A Monster at the Art Fair: Three Standout Works at Independent

Let's face it: New Yorkers are inundated with art right now. Aside from our usual excess of auctions, museum shows, and gallery exhibitions, there are currently no less than twelve art fairs vying for your attention.

Stefan Tcherepnin, "em>Cuddle Monster (Courtesy Real Fine Arts)
Stefan Tcherepnin, “em>Cuddle Monster (Courtesy Real Fine Arts)

Let’s face it: New Yorkers are inundated with art right now. Aside from our usual excess of auctions, museum shows, and gallery exhibitions, there are currently no less than twelve art fairs vying for your attention.

Sign Up For Our Daily Newsletter

By clicking submit, you agree to our <a rel="noreferrer" href="http://observermedia.com/terms">terms of service</a> and acknowledge we may use your information to send you emails, product samples, and promotions on this website and other properties. You can opt out anytime.

See all of our newsletters

If you’re an art collector (or even just an interested viewer with a limited amount of time) how do you parse through the glut of artwork that has descended upon the city? How do you separate the wheat from the chaff? The wealthy often job-out their research out to advisers or consultants, while regular folk prefer to do their investigating via the internet and/or word of mouth. Some even look to the critics for help. Perhaps you’re doing that right now.

If cutting-edge contemporary art is your cup of tea, then you’re in luck: I’ve been to Independent and it is as strong as it has ever been. Now in it’s sixth year, the fair (which opened on Thursday) is a boisterous jungle of paintings, sculptures, photographs, new media works, prints and ephemera to sort though. Fortunately, I’ve whittled hundreds of works down to just three of the most highly crafted and intensely thought-provoking works of art that you are likely to find at this much loved four-day event. And the winners are…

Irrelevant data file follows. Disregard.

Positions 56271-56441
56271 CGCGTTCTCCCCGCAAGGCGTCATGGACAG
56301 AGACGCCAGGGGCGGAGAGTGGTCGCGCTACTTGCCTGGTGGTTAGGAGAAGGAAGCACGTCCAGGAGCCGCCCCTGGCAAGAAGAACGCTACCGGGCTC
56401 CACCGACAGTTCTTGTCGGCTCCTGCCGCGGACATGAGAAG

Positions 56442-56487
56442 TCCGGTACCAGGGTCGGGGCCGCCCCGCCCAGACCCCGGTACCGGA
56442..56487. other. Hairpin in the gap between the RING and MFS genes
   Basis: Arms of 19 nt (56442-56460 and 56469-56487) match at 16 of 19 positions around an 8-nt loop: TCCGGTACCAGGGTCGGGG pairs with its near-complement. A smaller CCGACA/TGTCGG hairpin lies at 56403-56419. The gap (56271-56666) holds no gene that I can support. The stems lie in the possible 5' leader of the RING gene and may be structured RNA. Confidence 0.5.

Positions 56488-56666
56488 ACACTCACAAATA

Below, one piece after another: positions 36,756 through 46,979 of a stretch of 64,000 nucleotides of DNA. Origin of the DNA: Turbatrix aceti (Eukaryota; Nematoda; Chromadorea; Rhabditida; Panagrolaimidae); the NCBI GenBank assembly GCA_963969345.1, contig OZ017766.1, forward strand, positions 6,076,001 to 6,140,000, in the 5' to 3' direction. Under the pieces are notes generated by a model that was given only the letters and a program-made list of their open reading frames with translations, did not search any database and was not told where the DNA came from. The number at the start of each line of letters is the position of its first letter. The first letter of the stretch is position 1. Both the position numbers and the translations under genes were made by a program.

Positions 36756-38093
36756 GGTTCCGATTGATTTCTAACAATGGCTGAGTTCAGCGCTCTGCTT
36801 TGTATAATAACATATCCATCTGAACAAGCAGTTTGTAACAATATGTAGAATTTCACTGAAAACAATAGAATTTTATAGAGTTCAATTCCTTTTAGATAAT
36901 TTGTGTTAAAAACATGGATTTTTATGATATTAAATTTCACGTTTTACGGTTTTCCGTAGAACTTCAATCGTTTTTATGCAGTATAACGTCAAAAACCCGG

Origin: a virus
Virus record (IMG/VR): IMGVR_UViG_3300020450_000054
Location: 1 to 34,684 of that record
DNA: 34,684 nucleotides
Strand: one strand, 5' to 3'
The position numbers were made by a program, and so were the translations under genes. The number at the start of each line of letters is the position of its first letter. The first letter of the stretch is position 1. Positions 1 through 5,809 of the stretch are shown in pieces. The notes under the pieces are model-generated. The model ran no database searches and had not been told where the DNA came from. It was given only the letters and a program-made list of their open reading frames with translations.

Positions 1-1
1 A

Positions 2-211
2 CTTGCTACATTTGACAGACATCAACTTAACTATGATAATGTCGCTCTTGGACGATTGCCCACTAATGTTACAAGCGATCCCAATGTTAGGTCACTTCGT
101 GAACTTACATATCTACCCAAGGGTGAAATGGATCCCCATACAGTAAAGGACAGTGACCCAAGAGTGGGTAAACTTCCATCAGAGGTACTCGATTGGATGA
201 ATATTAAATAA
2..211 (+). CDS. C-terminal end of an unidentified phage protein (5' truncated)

Stefan Tcherepnin at Real Fine Arts

A gallery that often mounts one of the best booths at this fair, Brooklyn-based Real Fine Arts seems to have outdone themselves yet again. Despite the fact that RFA hung eight different artists, the booth is remarkably cohesive, from their kitty litter-layered abstraction by Jon Pestoni, to the sparse street poetry of Whitney Claflin’s magazine-collaged painting. But the cake-taker amongst them is Stefan Tcherepnin’s Cuddle Monster; a six foot tall mash up of Cookie Monster and Barney with the wingspan of Wilt Chamberlain and the eyes of a sweaty coked-up art dealer at 4 am.

While approaching my new friend, though, I encountered an old frenemy, grinning and lurching around a shadowy corner about to aggressively hug my brains out. It dawned on me that CM was the perfect metaphor for the all too familiar veteran art fair trader. That put a bit of damper my the whole thing, to be honest, as the context in which you see the art matters immensely in terms of how one views it. But wheelings and dealings aside, Cuddle Monster smartly taps into our childhood psyches via the unnameable other that is both best friend and bogeyman. Neither happy nor sad (neither red nor blue but purple) this childlike flâneur wears his doubts and fears on the outside. He’s the opposite of the mascots that symbolize unending victory, the antithesis of the fantastical costumes we lose ourselves within.